The Chinese government's crackdown against Christian churches has reportedly continued, with authorities shutting down a church in the Guizhou province where a pastor cared for orphans, the sick and elderly.
"Most of our congregation was very upset," pastor Su Tianfu Su of Huoshi Church in Guiyang, told Voice of America News on Thursday.
"We feel we're a faithful group, which has done nothing but a lot of charitable work in Guiyang by reaching out to those in need, including orphans and the sick and the elderly."
The pastor has said he will seek to overturn the closure through legal means, and has said that the congregation remains faithful, even though many have been threatened not to return to services.
The church was raided on Wednesday, when dozens of police officers broke up a fasting and prayer session that close to 200 church members were attending.
China's Communist Party has been shutting down churches across several provinces throughout 2015, targeting unregistered churches, or church buildings that it claims violated building codes.
There has been particular outrage over police tearing down church rooftop crosses, with Christians being arrested and put in jail for standing up to authorities.
A church leader in the eastern province of Zhejiang said back in August that there is a definite campaign against Christianity being carried out by the government.
"We think it is a campaign targeting church leaders across the province. It can only be a co-ordinated action initiated by the provincial government," said the church leader, whose name wasn't shared for security reasons.
The campaign against churches prompted Roman Catholics and Protestants to march in protest in Zhejiang in July, carrying crosses with them everywhere in response to the crackdown.
VOA noted that it is difficult to estimate the total size of China's Christian population, but reported that is growing and could already be larger than the 88-million-strong Communist Party, which is believed to be one of the main reasons churches have been targeted in recent years.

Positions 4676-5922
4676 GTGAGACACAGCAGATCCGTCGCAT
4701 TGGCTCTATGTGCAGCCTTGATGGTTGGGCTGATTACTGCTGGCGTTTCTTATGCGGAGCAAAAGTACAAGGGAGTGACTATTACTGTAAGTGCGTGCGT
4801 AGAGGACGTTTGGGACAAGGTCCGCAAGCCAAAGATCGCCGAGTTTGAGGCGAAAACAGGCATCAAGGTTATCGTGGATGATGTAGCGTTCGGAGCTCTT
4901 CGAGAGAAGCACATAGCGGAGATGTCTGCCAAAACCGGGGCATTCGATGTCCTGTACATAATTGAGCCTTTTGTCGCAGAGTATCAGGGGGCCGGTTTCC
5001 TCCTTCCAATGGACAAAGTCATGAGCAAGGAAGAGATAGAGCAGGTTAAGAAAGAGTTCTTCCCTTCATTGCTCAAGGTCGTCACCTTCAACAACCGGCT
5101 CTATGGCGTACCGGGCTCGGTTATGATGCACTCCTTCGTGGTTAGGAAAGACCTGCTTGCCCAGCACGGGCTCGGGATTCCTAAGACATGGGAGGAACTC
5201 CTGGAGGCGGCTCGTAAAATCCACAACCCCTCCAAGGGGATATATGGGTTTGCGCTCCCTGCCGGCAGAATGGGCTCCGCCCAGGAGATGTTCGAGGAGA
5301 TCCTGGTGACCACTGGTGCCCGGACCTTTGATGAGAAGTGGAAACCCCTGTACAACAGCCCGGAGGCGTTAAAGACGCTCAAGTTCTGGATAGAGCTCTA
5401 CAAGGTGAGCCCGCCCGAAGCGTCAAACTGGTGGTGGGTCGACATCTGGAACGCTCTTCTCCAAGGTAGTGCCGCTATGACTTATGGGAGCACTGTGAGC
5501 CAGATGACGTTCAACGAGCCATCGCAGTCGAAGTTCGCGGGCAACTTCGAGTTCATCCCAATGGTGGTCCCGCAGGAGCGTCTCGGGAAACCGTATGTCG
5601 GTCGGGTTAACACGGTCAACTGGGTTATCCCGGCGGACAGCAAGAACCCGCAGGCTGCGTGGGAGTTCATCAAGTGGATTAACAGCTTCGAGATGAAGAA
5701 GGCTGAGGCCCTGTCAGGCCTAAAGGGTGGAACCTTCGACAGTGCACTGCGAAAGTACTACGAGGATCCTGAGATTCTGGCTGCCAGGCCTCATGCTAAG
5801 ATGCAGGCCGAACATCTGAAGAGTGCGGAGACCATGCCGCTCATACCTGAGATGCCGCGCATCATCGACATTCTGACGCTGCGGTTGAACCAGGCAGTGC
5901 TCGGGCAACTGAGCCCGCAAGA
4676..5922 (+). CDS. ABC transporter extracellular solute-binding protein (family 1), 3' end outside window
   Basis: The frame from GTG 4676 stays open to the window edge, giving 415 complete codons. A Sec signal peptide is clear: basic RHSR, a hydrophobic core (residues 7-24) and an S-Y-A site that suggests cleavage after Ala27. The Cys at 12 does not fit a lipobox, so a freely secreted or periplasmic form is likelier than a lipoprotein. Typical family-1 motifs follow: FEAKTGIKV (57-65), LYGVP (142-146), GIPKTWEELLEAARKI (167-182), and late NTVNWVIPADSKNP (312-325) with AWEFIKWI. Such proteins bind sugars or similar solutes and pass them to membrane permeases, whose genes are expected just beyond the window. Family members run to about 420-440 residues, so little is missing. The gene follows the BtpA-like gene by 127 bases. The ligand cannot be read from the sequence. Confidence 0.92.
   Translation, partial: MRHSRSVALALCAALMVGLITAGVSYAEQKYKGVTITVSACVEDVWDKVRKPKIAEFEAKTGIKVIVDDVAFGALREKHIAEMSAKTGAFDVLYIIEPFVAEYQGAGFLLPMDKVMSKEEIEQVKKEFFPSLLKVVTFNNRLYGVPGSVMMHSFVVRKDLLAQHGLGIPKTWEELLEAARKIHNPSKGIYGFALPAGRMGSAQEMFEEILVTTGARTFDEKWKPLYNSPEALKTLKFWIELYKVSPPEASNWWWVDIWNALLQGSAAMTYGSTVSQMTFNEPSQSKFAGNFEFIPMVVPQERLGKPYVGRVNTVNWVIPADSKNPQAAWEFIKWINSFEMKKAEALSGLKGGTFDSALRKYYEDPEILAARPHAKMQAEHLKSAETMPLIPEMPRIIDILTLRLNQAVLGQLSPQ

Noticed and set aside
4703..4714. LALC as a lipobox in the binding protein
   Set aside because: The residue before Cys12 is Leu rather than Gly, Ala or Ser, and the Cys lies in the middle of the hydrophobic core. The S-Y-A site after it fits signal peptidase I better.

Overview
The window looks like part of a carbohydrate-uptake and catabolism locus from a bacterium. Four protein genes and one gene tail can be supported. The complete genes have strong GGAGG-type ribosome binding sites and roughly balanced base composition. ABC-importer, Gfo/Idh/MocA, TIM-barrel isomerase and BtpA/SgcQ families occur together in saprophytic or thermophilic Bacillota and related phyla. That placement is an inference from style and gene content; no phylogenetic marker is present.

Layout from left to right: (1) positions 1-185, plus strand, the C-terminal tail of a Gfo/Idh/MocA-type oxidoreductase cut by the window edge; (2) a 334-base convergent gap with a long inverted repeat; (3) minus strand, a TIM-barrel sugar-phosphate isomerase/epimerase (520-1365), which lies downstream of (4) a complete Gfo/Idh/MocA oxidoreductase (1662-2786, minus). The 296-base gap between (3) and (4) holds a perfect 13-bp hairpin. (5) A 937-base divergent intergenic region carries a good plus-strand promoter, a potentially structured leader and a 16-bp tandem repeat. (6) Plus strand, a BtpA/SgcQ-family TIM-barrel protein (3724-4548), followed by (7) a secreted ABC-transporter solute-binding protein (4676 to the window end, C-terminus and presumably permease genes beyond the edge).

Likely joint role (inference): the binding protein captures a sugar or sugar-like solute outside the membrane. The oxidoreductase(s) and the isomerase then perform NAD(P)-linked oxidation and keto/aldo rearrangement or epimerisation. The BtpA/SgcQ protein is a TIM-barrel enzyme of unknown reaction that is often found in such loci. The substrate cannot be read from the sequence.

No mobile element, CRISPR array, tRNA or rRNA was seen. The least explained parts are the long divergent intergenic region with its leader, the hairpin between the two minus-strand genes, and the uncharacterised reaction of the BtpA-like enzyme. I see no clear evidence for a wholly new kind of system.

Houshi Church was one church that experienced such rapid growth, going from dozens of members in 2009 to over 700 in 2015.
"Firstly, our quick expansion. Secondly, we refused to cave into pressure or join the [party-controlled] Three-Self Patriotic Church. And thirdly, we always take legal action in face of difficulties. I think these three aspects have annoyed [officials] very much," a church source said about why the church was targeted.
Yang Fenggang, director of Purdue University's centre on religion and Chinese society, said that Chinese authorities want to ensure churches are "submissive," The Guardian reported in November.
"It is clear that the top leaders feel unease with Christianity," he offered.
"Experts and religious leaders say the chill that has descended on China's Christian community is not the result of doctrinal matters but rather Beijing's fear that the rapidly growing church could become a political threat," the report added.
Phil Entwistle, who researches Christianity and nationalism at Berlin's Mercator Institute for China Studies, said that many people in China have been turning to Christianity out of a sense of "disillusionment and dissatisfaction with Chinese life."
"There is a real sense of moral vacuum, that China has lost its way. It's made people ask deep questions. Some are looking for a source of community that they can't find elsewhere — and it's especially prevalent among educated Chinese," Entwistle added.